President Vladimir Putin has repeatedly said that Russia and Ukraine were on the verge of agreeing a deal to end hostilities at talks in Istanbul in April 2022, but that Ukraine backed away from it once Russian troops fell back from near Kyiv.

The deal is reported to have included clauses demanding that Ukraine adopt a geopolitically neutral status and not join NATO, limit the size of its armed forces, and grant a special status to eastern Ukraine - all things which Ukrainian President Volodymyr Zelenskiy has made clear he opposes.

In remarks on Thursday, Putin again raised the subject of potential peace talks and said he was open for what he called realistic negotiations but not for talks which Ukraine is holding which seek to bypass Moscow and do not, in his view, take new realities into account.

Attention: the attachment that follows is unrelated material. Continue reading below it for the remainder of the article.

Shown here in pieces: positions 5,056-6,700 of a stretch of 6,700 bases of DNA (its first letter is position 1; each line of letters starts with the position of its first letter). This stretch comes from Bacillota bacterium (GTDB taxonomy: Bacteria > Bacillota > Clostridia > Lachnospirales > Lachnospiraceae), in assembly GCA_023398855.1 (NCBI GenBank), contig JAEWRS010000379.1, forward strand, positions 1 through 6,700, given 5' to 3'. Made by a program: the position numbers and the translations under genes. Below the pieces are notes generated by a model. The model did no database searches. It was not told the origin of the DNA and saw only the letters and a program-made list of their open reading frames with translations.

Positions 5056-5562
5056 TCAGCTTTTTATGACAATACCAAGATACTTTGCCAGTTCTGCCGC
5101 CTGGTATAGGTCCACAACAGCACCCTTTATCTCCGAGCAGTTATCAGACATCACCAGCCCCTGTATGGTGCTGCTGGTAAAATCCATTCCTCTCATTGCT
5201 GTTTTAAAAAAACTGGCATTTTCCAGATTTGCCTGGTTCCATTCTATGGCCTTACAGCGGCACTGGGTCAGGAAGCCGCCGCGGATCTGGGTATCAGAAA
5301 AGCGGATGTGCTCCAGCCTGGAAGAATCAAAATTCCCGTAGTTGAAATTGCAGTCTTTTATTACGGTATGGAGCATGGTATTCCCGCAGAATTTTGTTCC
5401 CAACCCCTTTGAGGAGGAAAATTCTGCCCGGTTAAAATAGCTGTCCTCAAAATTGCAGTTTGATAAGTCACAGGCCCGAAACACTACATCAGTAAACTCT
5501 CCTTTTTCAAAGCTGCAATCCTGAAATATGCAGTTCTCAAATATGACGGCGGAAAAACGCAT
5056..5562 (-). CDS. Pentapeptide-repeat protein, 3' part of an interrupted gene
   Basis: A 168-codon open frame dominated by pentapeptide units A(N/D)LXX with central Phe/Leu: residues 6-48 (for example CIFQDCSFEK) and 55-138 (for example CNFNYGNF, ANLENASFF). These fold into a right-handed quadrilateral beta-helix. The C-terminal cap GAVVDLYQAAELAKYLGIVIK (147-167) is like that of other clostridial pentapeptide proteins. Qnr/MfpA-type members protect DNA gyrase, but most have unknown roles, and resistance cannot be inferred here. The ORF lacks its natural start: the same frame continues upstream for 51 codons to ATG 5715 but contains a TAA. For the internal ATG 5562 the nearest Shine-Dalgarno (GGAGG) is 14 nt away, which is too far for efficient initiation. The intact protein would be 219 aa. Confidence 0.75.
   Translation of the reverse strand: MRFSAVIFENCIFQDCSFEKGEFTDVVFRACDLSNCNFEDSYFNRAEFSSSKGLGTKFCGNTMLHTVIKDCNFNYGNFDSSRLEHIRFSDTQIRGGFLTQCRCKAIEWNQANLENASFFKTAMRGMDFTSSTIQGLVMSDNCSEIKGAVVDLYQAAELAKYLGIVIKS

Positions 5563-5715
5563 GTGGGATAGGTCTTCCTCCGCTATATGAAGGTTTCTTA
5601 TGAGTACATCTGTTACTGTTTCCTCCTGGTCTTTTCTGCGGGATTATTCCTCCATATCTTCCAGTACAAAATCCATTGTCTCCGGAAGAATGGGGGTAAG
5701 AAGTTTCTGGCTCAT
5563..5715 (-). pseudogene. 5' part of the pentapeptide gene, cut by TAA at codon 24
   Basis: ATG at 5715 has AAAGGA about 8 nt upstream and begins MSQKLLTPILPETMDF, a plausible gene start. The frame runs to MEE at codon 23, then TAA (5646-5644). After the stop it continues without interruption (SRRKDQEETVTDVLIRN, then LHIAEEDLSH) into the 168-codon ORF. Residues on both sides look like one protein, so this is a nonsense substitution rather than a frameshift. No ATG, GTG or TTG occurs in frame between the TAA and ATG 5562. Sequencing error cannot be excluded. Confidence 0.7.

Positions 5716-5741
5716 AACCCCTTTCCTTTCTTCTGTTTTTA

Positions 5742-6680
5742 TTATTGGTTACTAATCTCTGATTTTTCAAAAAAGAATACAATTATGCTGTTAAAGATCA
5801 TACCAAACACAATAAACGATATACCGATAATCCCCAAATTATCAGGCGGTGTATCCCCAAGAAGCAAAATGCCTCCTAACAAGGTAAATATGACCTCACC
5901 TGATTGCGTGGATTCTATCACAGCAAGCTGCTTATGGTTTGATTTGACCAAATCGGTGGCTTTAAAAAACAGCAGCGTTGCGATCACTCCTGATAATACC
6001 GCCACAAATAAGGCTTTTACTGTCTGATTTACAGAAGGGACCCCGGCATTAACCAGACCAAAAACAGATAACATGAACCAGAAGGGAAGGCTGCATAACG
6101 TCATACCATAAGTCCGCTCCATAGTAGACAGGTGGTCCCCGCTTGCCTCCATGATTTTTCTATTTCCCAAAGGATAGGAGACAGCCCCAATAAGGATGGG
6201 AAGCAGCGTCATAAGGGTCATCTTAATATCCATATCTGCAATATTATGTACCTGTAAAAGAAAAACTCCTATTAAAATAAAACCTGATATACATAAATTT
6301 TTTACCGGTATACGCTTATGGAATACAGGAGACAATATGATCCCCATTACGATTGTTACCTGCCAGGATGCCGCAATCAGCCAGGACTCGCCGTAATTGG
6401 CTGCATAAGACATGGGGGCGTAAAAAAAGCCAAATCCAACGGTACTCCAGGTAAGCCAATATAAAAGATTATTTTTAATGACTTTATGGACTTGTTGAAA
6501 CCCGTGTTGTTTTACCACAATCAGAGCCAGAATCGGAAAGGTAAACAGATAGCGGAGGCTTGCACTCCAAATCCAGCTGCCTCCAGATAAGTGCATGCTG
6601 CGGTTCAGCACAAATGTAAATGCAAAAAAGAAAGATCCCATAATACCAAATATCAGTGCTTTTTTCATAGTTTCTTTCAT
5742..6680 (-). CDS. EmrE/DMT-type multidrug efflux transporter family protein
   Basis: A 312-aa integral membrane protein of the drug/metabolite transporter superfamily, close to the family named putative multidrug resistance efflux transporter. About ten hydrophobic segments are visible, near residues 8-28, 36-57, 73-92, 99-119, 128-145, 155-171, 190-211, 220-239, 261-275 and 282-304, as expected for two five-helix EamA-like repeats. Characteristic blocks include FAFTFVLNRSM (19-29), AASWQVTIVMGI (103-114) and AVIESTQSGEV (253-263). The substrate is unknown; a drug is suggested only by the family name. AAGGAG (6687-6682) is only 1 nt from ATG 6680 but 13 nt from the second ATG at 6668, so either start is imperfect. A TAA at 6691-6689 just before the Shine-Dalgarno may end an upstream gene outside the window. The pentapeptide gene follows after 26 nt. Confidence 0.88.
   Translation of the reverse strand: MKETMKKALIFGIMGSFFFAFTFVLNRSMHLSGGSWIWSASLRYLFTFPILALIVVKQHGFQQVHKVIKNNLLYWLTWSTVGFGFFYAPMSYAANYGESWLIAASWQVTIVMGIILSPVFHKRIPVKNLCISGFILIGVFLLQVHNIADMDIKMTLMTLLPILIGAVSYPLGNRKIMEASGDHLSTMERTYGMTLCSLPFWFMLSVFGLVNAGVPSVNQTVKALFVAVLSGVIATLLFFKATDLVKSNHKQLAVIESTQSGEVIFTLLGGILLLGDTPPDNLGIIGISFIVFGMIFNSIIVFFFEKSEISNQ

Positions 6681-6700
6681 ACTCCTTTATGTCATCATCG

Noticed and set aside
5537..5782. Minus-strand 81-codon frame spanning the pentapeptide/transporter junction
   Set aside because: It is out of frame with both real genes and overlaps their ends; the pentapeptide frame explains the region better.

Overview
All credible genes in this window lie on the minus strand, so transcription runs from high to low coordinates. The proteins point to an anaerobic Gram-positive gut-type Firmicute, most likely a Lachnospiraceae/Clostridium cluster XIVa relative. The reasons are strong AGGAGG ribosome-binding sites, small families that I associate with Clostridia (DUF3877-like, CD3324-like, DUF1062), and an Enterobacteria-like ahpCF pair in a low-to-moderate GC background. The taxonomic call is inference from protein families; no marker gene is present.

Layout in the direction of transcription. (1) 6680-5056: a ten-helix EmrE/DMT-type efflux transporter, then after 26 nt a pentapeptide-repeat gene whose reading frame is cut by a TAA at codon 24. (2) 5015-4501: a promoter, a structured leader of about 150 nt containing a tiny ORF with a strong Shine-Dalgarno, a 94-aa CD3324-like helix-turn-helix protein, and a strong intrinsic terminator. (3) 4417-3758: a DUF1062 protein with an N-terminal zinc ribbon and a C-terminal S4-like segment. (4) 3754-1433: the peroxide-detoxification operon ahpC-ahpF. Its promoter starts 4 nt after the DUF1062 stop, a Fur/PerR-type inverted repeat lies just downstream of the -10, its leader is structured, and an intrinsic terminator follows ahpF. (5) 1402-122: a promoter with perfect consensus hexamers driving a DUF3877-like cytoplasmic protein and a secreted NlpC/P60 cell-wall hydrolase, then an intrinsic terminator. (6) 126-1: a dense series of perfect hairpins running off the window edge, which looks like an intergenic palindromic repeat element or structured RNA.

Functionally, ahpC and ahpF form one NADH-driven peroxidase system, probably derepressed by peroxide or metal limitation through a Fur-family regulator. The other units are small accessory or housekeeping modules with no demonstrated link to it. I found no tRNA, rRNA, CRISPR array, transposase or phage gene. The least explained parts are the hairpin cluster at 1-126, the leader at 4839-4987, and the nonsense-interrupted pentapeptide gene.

Peskov, Putin's spokesman, said a lot had changed since 2022, including what he said was the addition to Russian territory of four new regions, a reference to the parts of Ukraine which Moscow has claimed as its own.

But Peskov said the aborted Istanbul deal could still be the basis for new talks and that Russia was ready for that. When asked if Moscow sensed any readiness from the Ukrainian side for talks however, Peskov said: "No, we don't sense that."

Ukraine says it wants all of its territory back, including Crimea, which Moscow annexed in 2014, and for every Russian soldier to leave its territory. It is trying to drive international talks on its stance which exclude Russia.

(Reporting by ReutersWriting by Maxim RodionovEditing by Andrew Osborn)